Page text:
Overlord: Fellowship of Evil is an action role-playing game and unlike Overlord and Overlord II, the perspective has shifted from third-person to an isometric top-down perspective seen in Overlord: Minions on 3DS. Fellowship of Evil is considered to be a spin-off in the series instead of a proper sequel to Overlord II because the team wanted to introduce some drastic changes to the franchise’s formula.
Overlord: Fellowship of Evil is set after the events of Overlord II, when the world is plagued by goodness. In order to reclaim their world and bring back the evilness, Gnarl, the chief warriors, resurrects and awakens four fallen servants of the dark arts who are tasked to recover the world.
You start by choosing one of four Netherghuls. These include two melee fighters and two that use ranged attacks. I played as Infera, who uses a large sword and fire power. You can also play as Cryos, who uses ice. The dwarf known as Hawken uses an axe and Malady is a necromancer that fires bolts. Each of the characters has upgrades throughout the game, but are fairly limited and uninteresting. You have three types of attack, which include fast, heavy and specials.
At first I thought that the gameplay seemed ok, but I soon realised that it is extremely repetitive. I’m a huge fan of Diablo 3 and this tries to emulate it, but really falls short. Diablo is simple, fun and addictive, whereas Fellowship of Evil is tedious and at times frustrating. The puzzles are boring and have been seen many times before. They include things like standing on switches, ordering minions to areas you can’t reach and getting through pointless obstacles.
The main thing I enjoyed about the game was the minions and the ability to swap out followers with different attributes. Browns are basic attack creatures; blues will hang back in combat but heal you if you stand still. Greens teleport and perform sneak attacks. Reds explode. I feel like the game missed out on a great opportunity here to use this idea to create better gameplay situations. They are never used in any unique or interesting way. The combat feels a bit weak and after thirty minutes I soon realised how limited it actually was. I also found the game froze and stuttered a lot, which is always disappointing as it affects combat and pulled me out of the experience.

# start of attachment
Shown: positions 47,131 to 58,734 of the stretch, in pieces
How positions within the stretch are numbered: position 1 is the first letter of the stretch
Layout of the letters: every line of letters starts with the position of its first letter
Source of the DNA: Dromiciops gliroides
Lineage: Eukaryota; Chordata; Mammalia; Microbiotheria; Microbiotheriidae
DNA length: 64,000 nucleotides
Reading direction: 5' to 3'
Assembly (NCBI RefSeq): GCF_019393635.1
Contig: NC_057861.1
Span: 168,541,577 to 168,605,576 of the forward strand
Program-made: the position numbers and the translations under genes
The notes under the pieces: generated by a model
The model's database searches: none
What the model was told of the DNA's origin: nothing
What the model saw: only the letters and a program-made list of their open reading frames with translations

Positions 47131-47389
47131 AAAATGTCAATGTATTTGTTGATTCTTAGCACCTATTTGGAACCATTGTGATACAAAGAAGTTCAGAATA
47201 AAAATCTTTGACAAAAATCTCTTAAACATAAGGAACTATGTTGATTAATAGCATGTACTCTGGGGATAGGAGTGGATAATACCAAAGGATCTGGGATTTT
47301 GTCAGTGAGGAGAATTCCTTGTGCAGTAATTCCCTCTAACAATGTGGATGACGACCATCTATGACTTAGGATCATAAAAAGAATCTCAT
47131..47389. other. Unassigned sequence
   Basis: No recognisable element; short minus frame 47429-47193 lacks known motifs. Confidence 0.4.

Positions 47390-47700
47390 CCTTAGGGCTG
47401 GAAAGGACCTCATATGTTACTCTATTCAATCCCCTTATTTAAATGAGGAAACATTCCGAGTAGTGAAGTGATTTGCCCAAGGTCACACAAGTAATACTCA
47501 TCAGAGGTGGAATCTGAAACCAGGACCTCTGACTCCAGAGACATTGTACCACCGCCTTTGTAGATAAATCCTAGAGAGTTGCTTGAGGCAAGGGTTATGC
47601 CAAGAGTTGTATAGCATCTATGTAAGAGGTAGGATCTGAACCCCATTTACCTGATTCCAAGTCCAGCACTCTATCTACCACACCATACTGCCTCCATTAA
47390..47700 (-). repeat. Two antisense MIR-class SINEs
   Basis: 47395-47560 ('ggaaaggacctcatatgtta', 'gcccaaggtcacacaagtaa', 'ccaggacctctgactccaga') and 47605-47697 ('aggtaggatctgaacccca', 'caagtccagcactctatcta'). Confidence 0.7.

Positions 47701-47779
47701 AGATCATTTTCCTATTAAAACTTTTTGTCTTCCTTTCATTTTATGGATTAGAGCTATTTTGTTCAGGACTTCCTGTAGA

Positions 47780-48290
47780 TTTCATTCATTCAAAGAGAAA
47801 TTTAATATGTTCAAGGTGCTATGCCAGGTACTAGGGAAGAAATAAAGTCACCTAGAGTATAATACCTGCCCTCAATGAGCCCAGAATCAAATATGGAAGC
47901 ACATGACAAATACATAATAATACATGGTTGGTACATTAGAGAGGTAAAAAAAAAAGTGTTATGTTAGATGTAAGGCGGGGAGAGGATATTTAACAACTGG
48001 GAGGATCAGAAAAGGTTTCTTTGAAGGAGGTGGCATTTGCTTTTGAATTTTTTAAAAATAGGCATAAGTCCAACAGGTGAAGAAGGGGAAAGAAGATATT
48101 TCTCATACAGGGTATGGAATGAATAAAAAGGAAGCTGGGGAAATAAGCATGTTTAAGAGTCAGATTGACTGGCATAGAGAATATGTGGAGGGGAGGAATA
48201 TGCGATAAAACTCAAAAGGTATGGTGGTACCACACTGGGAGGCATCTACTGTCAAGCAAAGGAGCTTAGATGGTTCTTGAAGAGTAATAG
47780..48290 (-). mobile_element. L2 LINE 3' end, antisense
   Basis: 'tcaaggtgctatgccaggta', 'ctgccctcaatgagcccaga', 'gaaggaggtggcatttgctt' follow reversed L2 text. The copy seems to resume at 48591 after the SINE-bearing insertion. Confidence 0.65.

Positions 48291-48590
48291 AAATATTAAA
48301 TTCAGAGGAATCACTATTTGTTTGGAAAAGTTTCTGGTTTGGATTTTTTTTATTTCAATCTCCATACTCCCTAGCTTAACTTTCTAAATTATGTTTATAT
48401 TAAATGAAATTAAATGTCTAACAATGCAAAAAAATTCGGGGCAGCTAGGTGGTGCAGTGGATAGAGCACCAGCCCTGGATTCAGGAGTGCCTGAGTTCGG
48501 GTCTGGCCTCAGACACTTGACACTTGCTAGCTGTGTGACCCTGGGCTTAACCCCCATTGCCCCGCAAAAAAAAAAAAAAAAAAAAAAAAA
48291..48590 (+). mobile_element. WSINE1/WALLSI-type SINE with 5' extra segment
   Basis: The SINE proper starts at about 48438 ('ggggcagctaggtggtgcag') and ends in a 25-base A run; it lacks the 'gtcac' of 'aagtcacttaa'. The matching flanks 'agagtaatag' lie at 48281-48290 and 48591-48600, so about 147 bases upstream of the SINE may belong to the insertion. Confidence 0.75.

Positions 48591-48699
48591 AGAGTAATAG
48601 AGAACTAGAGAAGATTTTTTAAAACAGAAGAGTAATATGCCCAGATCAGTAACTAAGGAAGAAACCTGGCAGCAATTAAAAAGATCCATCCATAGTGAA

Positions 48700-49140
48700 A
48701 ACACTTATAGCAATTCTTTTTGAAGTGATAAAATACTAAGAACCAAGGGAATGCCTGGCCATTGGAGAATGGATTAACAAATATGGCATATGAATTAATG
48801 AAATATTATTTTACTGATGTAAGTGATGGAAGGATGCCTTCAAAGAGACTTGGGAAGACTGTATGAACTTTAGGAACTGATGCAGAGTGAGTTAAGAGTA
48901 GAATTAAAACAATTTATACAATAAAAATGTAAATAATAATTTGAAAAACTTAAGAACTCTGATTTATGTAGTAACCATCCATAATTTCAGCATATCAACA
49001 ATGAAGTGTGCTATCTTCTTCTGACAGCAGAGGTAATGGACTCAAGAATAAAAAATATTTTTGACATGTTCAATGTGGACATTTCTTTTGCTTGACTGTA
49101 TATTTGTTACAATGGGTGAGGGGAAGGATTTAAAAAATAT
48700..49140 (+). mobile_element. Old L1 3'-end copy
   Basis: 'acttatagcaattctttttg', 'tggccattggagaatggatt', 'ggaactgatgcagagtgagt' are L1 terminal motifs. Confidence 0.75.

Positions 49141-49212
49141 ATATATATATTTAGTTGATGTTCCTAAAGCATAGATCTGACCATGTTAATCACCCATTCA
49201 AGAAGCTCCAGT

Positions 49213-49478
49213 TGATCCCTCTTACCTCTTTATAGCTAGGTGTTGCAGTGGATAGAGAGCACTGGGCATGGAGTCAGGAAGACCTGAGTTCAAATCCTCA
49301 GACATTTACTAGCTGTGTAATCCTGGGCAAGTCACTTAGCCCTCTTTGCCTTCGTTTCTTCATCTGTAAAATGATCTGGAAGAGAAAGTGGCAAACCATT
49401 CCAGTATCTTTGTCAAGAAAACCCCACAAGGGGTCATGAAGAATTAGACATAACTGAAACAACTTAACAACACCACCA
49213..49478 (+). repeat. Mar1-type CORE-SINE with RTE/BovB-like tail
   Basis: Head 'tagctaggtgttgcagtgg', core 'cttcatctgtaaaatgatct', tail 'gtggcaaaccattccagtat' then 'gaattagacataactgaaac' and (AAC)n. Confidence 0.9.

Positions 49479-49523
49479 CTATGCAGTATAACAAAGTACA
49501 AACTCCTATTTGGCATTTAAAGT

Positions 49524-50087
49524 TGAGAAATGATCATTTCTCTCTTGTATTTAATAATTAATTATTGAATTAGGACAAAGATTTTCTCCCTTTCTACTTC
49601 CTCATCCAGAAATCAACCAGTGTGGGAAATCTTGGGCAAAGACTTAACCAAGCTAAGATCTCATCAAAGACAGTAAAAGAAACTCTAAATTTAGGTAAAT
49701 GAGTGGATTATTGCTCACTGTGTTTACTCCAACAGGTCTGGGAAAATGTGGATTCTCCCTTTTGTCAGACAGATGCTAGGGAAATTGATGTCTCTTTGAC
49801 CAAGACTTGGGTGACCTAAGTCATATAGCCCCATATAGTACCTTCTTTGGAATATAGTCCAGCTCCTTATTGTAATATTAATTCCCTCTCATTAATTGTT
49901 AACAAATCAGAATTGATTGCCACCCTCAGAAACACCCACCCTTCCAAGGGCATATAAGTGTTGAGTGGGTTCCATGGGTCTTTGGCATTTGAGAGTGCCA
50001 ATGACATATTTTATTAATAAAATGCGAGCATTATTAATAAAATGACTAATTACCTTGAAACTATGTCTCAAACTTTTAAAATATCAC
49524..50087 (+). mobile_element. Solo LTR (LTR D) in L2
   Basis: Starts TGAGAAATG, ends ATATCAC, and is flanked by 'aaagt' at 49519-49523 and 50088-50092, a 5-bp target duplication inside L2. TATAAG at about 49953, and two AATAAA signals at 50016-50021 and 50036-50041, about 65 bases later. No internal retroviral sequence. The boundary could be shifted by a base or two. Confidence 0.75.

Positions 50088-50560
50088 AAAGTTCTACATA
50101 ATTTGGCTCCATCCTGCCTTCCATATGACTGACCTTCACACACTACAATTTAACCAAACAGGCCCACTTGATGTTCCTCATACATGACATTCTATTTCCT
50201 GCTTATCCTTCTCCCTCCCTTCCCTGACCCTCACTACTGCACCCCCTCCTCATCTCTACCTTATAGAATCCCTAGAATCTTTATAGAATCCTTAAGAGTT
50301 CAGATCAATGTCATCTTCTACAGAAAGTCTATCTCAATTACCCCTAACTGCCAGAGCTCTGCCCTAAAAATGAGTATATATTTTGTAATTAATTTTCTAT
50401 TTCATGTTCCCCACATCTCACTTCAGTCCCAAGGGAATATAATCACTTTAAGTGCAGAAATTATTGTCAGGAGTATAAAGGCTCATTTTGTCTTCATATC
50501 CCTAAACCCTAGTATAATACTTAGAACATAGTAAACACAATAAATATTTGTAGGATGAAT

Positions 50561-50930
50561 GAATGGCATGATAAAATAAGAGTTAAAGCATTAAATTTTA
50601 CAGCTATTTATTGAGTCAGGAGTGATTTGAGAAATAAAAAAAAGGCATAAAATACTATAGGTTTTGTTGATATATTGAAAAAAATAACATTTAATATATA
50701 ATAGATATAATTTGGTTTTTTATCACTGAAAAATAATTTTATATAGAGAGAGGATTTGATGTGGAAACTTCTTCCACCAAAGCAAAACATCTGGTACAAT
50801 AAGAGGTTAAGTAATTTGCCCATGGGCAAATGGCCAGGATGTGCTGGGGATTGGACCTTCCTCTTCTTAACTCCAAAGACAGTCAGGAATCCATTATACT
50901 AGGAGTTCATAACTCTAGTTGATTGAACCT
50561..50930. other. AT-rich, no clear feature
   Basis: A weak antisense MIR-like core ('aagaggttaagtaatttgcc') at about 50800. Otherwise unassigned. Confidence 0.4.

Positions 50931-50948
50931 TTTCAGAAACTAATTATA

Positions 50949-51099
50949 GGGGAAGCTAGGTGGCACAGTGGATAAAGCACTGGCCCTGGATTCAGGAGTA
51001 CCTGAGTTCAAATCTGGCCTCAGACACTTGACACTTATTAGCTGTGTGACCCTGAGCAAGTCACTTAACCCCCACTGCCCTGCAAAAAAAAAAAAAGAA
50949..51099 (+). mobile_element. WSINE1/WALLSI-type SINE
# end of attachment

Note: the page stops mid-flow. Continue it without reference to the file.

Another negative about the game is the AI. I found that my minions would attack empty spaces, rendering them useless or they would simply disappear altogether! You will get to checkpoint markers, where gates will close of some of your followers. This was especially irritating as enemies become increasingly more damage resistant and you really need the help of your minions. The larger enemies seem to take a ridiculous amount of damage, meaning you have to continuously button bash before you beat them.
There is currency to collect throughout the game, which unlocks upgrades and weapons. Another thing I would have liked would have been a mini map to help guide me through levels. Sure the paths are fairly linear in style, but there’s too many dead ends and pointless areas that could have been cut out.
The best things about Overlord: Fellowship of Evil is the overall style and presentation of the game. The script was written by Rhianna Pratchett, who also wrote Overlord II. The game is voiced by Marc Silk and at times is extremely entertaining to listen to. It’s a shame the gameplay really isn’t that good because Overlord is genuinely funny, quirky and has some really interesting dialogue. I enjoyed the vibrant colours used, characters have good designs, but overall the game is a bit of a mess.
Overall the gameplay feels sluggish, repetitive and frustrating. I can see how it has tried to draw inspiration from Diablo 3, but Overlord: Fellowship of Evil is really nothing near it in terms of quality. The levels are linear and annoying to navigate and at times the game stutters horribly. I can’t say that I could recommend this game as it was a real let down. I was excited to play this game, but ended up just wanting to load up Diablo 3 for some real quality.
REVIEW CODE: Here at Brash Games we have a strict Review Code policy, Paul Ryan owner / editor is the only member of staff at Brash Games permitted to obtain review code and distribute it within the Brash Games review team. No other person is permitted to request review code and or send review links or contact the publishers in any way whatsoever. Should you wish to send us review code please email paulryan-at-brashgames.co.uk.
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